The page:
Bilingual Schools Open in England

There have long been concerns about whether or not England’s students are receiving adequate instruction in foreign languages. Of course, it’s proven that children learn language more easily while they’re young, so one possible solution would be to start intensive foreign language courses from an early age.

Now, as the BBC reports, bilingual primary schools have begun to open up to give English students an immersive foreign language experience. For instance, in 2004, Wix Primary School decided to team up with the French Lycee that shared its building, to teach students in both languages.

The head of Wix Primary School, Marc Wolstencroft, explained the decision to the BBC:

“I started work at Wix in 2004 and at the time the school wasn’t doing well. We shared accommodation with a branch of the lycee, a French primary school, and I thought we had a wonderful opportunity between the two schools to create something which would raise the standards of the school and do something novel and exciting in the world of education which parents would buy into.”

The school has been quite successful thus far, getting attention from as far away as China.

Soon, another bilingual school will open up in London, this time teaching lessons in both English and German. Peter Johnson, the founder of Judith Kerr Primary School, grew up in an English/German bilingual household and wants to provide other children the same benefits he received as a child. He told the BBC:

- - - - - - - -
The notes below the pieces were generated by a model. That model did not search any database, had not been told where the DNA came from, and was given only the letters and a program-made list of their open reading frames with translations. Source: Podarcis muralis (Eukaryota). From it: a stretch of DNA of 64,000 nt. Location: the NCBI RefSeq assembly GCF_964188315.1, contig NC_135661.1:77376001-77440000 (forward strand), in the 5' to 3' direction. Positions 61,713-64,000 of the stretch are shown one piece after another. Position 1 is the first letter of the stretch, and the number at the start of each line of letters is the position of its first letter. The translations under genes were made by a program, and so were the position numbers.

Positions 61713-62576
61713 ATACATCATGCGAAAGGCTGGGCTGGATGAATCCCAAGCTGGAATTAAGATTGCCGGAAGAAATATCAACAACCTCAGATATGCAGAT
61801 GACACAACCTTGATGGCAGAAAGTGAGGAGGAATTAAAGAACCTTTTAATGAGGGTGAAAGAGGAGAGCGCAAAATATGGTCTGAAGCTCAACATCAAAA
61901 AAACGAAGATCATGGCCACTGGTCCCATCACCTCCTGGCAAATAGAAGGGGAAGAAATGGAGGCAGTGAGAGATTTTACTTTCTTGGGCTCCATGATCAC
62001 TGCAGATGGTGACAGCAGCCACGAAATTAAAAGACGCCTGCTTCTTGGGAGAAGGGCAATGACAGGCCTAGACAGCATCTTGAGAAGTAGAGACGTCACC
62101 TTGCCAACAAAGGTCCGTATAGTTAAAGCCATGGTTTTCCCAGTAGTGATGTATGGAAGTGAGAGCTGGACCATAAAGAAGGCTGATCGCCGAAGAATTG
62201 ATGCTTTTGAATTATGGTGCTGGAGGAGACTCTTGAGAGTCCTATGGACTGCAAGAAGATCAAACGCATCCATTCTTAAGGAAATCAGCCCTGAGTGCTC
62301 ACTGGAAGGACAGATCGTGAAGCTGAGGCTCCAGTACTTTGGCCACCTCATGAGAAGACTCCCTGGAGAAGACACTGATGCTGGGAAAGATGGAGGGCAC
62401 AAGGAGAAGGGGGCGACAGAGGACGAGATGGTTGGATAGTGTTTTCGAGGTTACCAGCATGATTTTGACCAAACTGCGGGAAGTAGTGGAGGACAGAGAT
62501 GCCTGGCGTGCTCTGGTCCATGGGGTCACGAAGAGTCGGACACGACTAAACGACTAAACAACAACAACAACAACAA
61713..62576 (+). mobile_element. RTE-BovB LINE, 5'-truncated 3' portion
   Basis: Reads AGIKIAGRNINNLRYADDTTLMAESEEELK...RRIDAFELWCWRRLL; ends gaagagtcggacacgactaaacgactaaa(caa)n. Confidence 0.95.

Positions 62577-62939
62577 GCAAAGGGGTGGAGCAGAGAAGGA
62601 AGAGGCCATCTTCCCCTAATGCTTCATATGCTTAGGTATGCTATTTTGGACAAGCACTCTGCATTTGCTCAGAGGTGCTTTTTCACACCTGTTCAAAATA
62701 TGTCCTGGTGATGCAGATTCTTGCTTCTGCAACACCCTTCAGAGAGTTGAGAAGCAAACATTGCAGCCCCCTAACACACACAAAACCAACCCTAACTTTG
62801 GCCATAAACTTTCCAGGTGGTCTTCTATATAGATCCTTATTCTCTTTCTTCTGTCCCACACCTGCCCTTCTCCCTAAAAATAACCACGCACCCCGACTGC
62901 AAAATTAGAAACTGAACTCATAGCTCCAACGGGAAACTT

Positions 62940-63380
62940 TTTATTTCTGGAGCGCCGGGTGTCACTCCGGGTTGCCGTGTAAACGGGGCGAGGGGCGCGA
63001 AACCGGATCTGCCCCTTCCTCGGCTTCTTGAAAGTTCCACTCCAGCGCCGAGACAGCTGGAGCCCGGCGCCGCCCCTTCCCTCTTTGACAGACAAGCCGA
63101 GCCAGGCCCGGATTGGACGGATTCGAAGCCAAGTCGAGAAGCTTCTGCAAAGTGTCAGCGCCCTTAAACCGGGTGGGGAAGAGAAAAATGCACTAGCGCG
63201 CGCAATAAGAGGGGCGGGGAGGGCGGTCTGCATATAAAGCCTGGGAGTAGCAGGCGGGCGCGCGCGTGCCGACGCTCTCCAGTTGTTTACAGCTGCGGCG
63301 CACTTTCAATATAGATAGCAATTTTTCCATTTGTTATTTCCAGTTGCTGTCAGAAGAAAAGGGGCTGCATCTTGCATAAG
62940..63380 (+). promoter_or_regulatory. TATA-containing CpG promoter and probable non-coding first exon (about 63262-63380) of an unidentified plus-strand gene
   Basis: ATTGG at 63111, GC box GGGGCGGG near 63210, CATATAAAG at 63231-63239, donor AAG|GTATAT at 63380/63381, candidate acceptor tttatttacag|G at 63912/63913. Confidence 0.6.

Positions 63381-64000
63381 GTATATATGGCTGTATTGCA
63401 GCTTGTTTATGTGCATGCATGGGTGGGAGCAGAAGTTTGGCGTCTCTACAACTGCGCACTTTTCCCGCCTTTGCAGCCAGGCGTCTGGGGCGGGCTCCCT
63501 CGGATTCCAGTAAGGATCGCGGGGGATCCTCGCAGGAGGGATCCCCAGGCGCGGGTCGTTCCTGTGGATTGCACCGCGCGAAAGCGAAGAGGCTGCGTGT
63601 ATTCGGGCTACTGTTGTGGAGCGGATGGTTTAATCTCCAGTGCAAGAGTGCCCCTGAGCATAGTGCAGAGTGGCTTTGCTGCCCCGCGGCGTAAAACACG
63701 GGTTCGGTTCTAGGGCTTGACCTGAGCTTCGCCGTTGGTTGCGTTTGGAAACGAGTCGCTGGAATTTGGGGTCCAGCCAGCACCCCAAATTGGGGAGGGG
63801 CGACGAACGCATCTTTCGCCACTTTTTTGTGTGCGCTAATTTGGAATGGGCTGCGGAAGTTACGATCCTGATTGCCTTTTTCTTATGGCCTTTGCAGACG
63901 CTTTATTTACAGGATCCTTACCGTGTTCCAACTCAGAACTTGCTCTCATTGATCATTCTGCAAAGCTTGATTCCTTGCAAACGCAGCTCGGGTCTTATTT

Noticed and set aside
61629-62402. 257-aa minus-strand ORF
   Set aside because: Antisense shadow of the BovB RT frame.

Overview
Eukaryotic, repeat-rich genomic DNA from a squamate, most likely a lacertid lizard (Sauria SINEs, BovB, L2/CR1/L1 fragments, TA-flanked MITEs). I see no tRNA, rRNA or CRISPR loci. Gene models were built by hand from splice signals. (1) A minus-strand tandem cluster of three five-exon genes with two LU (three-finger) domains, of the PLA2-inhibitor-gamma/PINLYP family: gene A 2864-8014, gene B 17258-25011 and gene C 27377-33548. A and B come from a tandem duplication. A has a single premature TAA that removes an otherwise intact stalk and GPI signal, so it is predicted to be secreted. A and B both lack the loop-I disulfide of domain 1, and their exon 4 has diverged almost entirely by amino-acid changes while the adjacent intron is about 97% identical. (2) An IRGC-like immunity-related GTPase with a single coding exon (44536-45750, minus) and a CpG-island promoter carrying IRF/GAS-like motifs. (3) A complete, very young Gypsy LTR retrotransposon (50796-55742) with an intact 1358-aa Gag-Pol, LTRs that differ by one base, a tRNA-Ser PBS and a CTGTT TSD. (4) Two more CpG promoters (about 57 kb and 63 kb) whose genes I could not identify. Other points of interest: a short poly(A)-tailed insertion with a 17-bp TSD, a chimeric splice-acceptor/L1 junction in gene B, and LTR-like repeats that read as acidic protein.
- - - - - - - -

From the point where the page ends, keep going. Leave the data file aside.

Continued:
“An awful lot of language studies have faced a decline so that it has become an elite activity. One of the things that motivates me is the challenge of working against that (view).”

What do you think? Should there be more of these types of schools available for British students?

Photo Credit: Attribution Some rights reserved by James Sarmiento

2 replies
  1. Jose
    Jose says:

    Yes why not. Children learn everything in a natural way. I am from a non English speaking country and since English is currently the most important or universal language in the world, we consider it’s very important for the children to learn it. Nobody has any doubts about it. But I just wonder whether focusing in just one language couldn’t be taken advantage of in order to learn it better. I mean, doesn’t the fact that you are misssing out the chance to learn (in) another language imply that you can learn that only language better? Provided that most of people don’t speak ther native very well it doesn’t sound like a crazy idea. This is just another side of the matter that isn’t spoken about very much.

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